The Gospel – Climax of the Liturgy of the Word

The Liturgy of the Word reaches its climax in the reading of the Gospel. You will have noticed that we stand for the Gospel, whereas we sit for the other two readings. The gospel is treated with especial dignity: it is preceded by the ‘Alleluia’; candles can be held beside the lectern while the gospel is being read and incense can be used to honour the gospel text, and it is proclaimed by an ordained minister.

Our responses before and after the gospel are also different to those used for the first two readings. In these responses we acclaim Christ directly. The priest or deacon says: ‘A Reading from the Holy Gospel according to Mark’ (or from whichever gospel), and the people respond ‘Glory to you, O Lord’. At the end of the gospel we have ‘The Gospel of the Lord’ and the people respond ‘Praise to you, Lord Jesus Christ’.

It is no accident that the peoples’ responses are different because Christ’s words continue to echo down to us through the gospel passages that are read. We are intended to take these words to heart and allow them to create responses within our hearts and minds. And so we acclaim the Lord himself as we take these words we have heard as his own.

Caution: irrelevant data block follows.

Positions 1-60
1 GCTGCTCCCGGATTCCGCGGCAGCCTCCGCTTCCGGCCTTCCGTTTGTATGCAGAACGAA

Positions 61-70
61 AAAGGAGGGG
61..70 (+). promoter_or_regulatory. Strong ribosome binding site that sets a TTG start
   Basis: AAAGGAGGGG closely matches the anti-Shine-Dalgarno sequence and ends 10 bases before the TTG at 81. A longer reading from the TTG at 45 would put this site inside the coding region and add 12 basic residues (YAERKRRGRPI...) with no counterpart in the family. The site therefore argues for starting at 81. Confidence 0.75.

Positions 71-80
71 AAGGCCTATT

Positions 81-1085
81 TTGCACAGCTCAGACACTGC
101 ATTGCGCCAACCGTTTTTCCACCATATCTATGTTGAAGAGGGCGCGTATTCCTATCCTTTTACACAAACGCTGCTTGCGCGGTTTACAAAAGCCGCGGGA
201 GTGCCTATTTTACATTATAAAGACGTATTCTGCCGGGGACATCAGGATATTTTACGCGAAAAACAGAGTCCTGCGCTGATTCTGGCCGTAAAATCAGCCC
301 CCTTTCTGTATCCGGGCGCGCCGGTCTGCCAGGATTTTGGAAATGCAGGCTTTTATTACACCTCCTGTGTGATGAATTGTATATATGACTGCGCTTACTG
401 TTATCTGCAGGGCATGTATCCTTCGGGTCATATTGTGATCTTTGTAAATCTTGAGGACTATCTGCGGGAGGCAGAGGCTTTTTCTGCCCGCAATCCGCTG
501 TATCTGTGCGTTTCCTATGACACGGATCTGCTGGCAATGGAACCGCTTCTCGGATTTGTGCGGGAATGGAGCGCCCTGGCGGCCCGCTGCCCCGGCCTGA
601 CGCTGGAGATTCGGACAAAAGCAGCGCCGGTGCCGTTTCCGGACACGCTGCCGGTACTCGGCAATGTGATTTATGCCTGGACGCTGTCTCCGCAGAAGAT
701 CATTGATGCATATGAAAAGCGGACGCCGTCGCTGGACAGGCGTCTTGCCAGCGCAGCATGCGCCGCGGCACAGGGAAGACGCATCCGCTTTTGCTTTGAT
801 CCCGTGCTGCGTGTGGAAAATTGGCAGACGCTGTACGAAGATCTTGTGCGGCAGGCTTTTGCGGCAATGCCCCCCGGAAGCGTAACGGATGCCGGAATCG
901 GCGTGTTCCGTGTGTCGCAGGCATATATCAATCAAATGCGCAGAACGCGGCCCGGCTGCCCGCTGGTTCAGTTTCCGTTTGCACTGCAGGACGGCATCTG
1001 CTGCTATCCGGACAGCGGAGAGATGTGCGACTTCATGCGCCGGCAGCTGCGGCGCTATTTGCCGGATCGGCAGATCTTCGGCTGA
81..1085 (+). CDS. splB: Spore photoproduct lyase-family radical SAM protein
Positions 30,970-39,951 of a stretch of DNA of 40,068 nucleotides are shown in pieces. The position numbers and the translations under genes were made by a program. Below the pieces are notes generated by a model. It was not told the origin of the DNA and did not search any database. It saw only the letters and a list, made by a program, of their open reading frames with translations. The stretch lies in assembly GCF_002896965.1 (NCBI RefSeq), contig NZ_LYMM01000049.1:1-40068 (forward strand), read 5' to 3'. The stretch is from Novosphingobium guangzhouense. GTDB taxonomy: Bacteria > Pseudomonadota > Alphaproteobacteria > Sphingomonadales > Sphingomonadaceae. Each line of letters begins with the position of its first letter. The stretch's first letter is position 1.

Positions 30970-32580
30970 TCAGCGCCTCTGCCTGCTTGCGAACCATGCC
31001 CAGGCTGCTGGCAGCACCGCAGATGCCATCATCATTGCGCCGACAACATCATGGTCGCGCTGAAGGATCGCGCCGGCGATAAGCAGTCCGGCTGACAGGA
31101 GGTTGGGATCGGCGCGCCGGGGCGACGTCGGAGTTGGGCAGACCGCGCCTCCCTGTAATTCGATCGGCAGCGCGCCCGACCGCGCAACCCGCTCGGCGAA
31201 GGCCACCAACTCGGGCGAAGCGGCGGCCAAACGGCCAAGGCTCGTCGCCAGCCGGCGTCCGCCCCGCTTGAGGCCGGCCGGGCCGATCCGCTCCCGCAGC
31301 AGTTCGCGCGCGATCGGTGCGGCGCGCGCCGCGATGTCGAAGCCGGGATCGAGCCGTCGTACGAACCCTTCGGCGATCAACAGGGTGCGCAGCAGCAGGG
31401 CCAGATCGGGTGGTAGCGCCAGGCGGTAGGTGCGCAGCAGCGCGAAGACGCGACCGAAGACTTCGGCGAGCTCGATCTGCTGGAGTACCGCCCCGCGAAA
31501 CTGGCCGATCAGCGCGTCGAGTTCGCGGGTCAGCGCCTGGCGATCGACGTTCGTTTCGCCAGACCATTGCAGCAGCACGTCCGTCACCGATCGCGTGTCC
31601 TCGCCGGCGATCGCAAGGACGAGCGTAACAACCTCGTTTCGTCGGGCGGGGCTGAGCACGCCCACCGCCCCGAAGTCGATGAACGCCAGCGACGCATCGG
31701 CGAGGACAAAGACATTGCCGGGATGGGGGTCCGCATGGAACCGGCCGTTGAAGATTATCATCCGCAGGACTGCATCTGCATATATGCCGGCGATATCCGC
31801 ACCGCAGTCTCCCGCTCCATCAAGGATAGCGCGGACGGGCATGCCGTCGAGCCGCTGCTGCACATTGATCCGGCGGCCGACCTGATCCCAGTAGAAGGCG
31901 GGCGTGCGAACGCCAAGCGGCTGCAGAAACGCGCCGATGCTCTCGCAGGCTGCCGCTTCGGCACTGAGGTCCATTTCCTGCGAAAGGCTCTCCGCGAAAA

It has always been a specific part of the Christian Faith that all of the old testament is seen as leading up to Jesus and only reaches its full meaning in him. The Liturgy of the Word reflects this faith in Jesus as the Christ.

The way the readings for Sunday Masses were chosen also reflects the centrality of the gospel. So as the Lectionary was being set up, it was the readings from the gospels which were first chosen. Then a passage from the Old Testament was chosen which was in some alignment with that passage of the gospels. Then a Responsorial Psalm was chosen as a fitting response to the first reading, which reflected the gospel. So there is normally a consonance between the gospel passage and the passage from the Old Testament.

Such is not the case with the second reading. It follows a different pattern which is called a continuous reading. This means that a series of readings are used which come from the same new testament letter. So there is not usually an explicit consonance between the second reading and the other two.

More on the Liturgy of the Word next week…..

By Frank O’Loughlin

 

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